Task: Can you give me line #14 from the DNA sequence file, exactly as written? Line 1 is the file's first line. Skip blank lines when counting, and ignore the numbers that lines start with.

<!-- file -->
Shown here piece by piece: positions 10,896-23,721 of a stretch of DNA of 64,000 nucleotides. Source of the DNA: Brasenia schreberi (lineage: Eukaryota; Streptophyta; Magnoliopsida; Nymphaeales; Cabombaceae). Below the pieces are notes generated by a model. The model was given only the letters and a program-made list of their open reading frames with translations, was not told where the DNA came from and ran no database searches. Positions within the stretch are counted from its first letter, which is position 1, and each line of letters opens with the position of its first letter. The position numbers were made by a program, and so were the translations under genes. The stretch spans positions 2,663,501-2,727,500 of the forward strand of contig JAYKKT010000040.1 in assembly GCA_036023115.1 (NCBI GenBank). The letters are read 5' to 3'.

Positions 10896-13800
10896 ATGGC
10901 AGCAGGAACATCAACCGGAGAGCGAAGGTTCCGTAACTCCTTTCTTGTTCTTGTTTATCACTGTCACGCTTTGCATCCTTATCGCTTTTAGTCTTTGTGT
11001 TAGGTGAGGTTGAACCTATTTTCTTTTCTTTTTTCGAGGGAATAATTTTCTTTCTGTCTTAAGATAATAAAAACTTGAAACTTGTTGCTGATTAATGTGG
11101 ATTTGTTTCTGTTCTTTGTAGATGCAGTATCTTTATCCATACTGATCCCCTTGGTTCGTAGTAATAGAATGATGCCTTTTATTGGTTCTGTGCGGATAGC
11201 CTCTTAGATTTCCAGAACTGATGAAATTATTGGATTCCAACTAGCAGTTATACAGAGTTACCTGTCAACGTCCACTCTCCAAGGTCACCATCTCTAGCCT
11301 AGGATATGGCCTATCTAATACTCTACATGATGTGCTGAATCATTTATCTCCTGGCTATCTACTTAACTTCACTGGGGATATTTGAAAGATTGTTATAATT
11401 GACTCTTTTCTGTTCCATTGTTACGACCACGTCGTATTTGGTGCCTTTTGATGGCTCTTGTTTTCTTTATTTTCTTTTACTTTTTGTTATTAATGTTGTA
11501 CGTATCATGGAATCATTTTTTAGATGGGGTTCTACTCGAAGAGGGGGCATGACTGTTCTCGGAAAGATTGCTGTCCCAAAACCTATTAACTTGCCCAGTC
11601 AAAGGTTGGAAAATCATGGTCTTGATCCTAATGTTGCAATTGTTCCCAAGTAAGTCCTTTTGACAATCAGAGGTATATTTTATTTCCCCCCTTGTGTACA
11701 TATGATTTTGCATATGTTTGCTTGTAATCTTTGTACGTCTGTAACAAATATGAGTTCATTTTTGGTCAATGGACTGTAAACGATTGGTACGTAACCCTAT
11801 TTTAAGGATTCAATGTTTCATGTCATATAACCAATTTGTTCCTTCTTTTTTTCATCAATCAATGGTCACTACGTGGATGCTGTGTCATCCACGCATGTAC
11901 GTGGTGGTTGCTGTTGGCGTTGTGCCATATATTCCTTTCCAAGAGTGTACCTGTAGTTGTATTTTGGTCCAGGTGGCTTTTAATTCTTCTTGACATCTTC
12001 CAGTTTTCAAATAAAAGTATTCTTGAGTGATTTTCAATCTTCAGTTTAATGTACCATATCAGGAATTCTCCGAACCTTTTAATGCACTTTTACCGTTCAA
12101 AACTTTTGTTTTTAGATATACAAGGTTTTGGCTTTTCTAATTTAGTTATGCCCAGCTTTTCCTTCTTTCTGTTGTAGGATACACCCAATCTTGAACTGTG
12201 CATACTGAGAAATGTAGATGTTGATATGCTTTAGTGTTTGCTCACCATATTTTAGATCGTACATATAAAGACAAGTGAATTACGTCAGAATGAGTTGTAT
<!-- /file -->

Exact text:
11901 GTGGTGGTTGCTGTTGGCGTTGTGCCATATATTCCTTTCCAAGAGTGTACCTGTAGTTGTATTTTGGTCCAGGTGGCTTTTAATTCTTCTTGACATCTTC